Since Kiobel v RDS in 2013 non-American corporations can only be sued under ATS where the crimes ‘touch and concern’ the US. Arguably, Jordanian transactions being processed in New York is too tangential to pass this test. The Supreme Court could have rejected the claim on this ground. Instead, in the words of the dissenting Justice Sotomayor, they “used a sledgehammer to crack a nut”. The majority found that foreign corporations cannot be sued under the ATS, full stop. This blanket ban means that non-American companies cannot be held accountable under ATS even if a sufficient link to America could be proved (or, even if the crime was committed in America).  

The Court’s reasoning included some bizarre logic. Justice Kennedy argued that allowing foreign companies to be sued in America would “discourage American corporations from investing abroad” as they may fear that the country in question would reciprocate and investigate American companies for similar violations. Bearing in mind that the allegations are complicity in human rights abuses, this does not seem to be the most pressing concern. He also argued that instead of suing the corporation, a victim should instead pursue the individual who committed the actual abuse. In practical terms this means that a Nigerian fisherman could not sue Shell for a massive oil spill destroying his livelihood; he would have to pinpoint the Shell engineer/manager/board member whose actions could be said to have caused the spill (and hope, if successful, that this individual had enough money to remedy the damage).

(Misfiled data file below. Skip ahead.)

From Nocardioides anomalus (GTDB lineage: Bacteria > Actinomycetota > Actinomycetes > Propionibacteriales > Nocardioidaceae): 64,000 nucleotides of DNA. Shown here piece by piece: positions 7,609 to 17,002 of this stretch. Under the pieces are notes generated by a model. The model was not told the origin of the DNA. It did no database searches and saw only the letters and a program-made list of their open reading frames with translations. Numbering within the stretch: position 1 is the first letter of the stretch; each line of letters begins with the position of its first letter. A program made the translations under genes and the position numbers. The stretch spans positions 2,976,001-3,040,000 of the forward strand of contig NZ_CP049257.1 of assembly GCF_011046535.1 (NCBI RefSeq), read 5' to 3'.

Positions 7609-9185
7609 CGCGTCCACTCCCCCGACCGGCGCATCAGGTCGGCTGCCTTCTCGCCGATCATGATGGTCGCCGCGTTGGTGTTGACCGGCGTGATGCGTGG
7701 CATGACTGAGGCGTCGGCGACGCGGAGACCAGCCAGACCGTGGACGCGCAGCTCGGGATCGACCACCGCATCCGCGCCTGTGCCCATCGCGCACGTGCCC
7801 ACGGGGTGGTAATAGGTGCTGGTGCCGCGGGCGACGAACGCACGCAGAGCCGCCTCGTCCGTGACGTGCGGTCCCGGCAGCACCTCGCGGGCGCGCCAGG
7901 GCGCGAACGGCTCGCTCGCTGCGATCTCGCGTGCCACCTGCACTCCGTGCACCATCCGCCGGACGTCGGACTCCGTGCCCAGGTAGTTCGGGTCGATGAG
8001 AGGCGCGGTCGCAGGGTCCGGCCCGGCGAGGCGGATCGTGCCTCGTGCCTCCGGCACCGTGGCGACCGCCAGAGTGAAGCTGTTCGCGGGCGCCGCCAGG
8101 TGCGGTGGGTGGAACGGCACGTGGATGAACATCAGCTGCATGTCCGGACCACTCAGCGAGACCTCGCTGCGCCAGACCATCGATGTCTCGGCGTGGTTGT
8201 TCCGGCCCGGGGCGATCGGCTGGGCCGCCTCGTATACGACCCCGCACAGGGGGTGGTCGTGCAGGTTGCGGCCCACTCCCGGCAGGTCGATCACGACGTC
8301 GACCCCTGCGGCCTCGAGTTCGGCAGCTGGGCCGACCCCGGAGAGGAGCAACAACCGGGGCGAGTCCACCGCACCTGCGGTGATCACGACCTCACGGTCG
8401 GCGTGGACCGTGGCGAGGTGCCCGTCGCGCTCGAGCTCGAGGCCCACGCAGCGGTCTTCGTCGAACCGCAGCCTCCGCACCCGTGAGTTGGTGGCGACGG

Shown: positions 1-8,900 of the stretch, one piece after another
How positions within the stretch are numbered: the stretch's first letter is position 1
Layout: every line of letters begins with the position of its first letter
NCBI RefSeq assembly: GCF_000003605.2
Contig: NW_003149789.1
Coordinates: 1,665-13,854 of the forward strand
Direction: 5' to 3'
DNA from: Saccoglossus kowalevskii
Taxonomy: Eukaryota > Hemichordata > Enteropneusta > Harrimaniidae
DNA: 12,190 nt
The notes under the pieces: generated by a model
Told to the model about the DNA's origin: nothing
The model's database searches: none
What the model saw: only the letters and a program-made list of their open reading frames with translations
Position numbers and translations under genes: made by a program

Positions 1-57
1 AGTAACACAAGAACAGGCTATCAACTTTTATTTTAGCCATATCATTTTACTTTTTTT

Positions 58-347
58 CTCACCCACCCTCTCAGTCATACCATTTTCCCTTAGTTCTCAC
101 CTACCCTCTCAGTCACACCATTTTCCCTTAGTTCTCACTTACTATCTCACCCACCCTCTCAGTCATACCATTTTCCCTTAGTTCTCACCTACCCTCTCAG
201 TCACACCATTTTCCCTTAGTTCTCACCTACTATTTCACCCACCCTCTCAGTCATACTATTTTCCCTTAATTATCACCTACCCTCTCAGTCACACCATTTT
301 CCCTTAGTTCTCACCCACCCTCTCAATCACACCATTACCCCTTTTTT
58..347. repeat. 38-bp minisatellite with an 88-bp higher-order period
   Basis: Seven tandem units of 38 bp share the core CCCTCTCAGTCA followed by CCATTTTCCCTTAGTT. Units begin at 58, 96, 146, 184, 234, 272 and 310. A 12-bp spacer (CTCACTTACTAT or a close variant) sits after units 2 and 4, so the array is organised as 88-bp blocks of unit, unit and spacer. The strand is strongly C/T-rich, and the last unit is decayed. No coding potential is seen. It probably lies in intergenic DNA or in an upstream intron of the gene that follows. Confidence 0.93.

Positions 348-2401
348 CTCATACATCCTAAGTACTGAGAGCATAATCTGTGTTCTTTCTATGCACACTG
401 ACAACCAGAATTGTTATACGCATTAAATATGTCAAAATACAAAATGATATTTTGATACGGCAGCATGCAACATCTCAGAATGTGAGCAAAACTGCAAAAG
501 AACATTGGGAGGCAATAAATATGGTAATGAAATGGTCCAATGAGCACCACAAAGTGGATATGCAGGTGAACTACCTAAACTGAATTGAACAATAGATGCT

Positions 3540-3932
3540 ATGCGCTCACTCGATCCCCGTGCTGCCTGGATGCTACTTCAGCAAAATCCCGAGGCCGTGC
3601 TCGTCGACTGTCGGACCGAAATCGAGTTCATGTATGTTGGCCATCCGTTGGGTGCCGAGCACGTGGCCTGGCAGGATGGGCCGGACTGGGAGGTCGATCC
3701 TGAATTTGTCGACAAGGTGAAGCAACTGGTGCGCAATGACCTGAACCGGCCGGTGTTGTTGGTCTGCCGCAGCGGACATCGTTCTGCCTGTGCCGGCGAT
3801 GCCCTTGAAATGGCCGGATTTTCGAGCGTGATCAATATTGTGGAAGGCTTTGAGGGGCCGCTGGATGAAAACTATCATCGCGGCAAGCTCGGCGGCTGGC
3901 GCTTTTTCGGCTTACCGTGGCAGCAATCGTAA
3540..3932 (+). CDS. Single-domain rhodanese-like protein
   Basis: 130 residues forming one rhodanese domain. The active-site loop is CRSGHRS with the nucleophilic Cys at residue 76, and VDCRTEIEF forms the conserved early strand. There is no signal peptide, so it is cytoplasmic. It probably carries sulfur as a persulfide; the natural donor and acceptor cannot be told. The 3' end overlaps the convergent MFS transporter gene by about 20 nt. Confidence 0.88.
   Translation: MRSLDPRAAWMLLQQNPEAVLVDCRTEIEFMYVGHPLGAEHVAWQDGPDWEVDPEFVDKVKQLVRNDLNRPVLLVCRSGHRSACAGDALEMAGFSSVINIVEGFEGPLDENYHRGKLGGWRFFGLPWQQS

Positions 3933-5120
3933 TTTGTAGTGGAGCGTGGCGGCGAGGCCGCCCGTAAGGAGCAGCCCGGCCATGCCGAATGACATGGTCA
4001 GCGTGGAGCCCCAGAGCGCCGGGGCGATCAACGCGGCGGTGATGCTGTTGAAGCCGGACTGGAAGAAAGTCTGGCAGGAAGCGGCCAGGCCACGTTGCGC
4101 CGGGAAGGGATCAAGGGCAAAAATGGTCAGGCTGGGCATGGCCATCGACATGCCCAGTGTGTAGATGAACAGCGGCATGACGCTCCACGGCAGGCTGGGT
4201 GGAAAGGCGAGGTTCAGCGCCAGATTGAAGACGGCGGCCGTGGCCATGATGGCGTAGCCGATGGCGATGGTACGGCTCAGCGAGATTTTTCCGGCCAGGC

The Supreme Court’s conservative majority has deprived claimants of one of the few potential avenues to obtaining justice from companies which profit from international crime. Jesner is part of a worrying trend of decision-makers, worldwide, undermining efforts to make companies legally accountable for wrongs committed in countries where bringing claims for human rights abuses is difficult – and preventing victims from seeking justice via foreign courts.  

On this side of the Atlantic, we at Leigh Day continue to bring claims against multinational corporations based in the United Kingdom whose actions are alleged to have caused harm to impoverished communities abroad.  The defendants in these actions have recently turned to bringing jurisdictional challenges in order to close the door to justice via UK courts for these victims, who often have no other route to redress.  This judgment is the latest reminder that concerted efforts across the globe are being made to stymie the momentum for legally binding corporate accountability. At this crucial time it is of the utmost importance for defenders of marginalised, vulnerable and oppressed communities to continue to fight for reliable, transparent and effective mechanisms for redress – including the right to be heard in the UK courts.